Have you ever wanted to buy out a billboard next door to Snoop Dogg’s mansion?
While this may have just been a very specific pipedream a few years ago (and highly dependent on how close Snoop’s mansion is to Highway 101), it's now a very real possibility in the metaverse.
Once a futuristic buzzword, the metaverse is now a real player both in popular culture and in the retail landscape. In 2022, the global metaverse market stood at over $65 billion, and is projected to hit $82 billion in 2023. And by 2030? Just shy of a trillion dollars.
Major brands have been generating revenue within the metaverse for a few years now. Global fast-fashion retailer Forever 21 has virtually tested products in its metaverse storefront and released a real-life fashion collection based on popular virtual items created in the metaverse.
Not only does the virtual playground of the metaverse offer brands an additional revenue stream and a way to test products without having to create them physically, but it also opens businesses up to test and sell those products with a global market of real, authentic users. Plus, the metaverse isn’t constrained by typical restrictions, like a limited number of product images or videos, or a character limit for product descriptions. By creating an immersive and engaging experience, the metaverse enables brands with the ability to connect and interact with consumers on an unprecedented scale.
But with great opportunity always comes great risk. It only takes one bad product experience on any channel for a user to abandon their purchase and opt for a competitor, and the metaverse isn't immune to this. In fact, as a brand new channel with less proof of concept than some more established digital channels like Amazon.com or Instagram, the metaverse is likely even more susceptible to poor product experiences.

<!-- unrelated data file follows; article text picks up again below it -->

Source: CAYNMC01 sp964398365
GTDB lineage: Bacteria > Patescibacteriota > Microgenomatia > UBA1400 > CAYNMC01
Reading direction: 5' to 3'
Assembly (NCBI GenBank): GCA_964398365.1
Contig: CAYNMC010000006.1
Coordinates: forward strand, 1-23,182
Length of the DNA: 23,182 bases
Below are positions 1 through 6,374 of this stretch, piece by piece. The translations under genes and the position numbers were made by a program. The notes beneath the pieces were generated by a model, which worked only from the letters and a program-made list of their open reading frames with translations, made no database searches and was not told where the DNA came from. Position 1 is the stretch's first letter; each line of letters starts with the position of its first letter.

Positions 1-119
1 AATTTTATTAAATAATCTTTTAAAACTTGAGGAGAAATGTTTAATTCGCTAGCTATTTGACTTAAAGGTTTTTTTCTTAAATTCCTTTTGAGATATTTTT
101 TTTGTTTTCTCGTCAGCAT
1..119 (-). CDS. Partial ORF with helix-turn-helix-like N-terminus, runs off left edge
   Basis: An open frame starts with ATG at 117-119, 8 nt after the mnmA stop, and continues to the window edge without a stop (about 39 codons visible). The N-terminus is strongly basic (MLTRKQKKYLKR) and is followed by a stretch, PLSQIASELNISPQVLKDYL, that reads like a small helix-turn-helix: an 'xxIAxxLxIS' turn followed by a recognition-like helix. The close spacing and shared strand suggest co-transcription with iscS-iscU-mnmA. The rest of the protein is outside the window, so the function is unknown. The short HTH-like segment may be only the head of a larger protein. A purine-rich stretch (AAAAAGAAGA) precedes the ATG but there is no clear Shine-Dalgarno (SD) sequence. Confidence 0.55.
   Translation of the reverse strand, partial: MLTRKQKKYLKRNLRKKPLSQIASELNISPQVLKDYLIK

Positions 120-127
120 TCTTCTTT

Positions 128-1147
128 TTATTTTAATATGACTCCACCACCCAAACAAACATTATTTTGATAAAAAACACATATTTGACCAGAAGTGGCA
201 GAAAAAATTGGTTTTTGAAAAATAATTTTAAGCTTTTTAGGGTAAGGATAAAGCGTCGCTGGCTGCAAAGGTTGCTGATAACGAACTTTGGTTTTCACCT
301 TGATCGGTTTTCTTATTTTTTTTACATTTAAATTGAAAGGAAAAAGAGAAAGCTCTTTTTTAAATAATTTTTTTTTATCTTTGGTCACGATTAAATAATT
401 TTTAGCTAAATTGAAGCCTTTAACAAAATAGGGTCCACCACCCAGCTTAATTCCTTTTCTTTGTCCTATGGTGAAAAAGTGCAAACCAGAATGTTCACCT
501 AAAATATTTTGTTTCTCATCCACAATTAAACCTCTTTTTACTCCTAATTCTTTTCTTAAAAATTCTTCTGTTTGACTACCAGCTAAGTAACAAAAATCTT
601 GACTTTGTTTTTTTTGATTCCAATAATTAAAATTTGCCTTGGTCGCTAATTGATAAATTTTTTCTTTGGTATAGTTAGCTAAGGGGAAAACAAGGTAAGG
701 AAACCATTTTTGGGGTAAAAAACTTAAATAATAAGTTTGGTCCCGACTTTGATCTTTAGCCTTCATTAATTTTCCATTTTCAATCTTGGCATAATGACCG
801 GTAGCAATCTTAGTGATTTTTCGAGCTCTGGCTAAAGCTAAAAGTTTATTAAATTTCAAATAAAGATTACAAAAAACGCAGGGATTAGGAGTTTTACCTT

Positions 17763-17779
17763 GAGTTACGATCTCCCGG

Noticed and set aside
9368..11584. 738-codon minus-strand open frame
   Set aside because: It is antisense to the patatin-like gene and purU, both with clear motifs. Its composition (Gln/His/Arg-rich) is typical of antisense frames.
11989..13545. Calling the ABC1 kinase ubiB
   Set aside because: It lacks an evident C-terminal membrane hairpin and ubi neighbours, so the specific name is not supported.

So the question becomes: How can brands take full advantage of all that the metaverse has to offer without risking the loss of consumers or providing a subpar customer experience? The answer lies in the product information.
Just as a solid foundation provides stability and support for a building, product information serves as the fundamental framework upon which all product experiences are built. It establishes a strong base of knowledge and understanding for both brands and consumers.
Like a foundation, product information forms the groundwork for consistent and cohesive experiences. It ensures that the details about a product and the brand are accurate and consistent across various channels and platforms, regardless of if it’s housed in the physical world or within the virtual realms of the metaverse.
A centralized and organized record of product information opens up the virtual floodgates of what’s possible in the metaverse. Brands can easily synchronize product information across different metaverse platforms, virtual marketplaces and virtual reality experiences, and can leverage real-time consumer data, feedback and preferences stored in that centralized record to tailor product recommendations within the metaverse.
The result? Satisfied customers, hyperpersonalized shopping experiences, and more insight into customer behavior than you’ll know what to do with.
So go ahead, invest in that billboard by Snoop’s place. Just make sure you have the product record to back it up.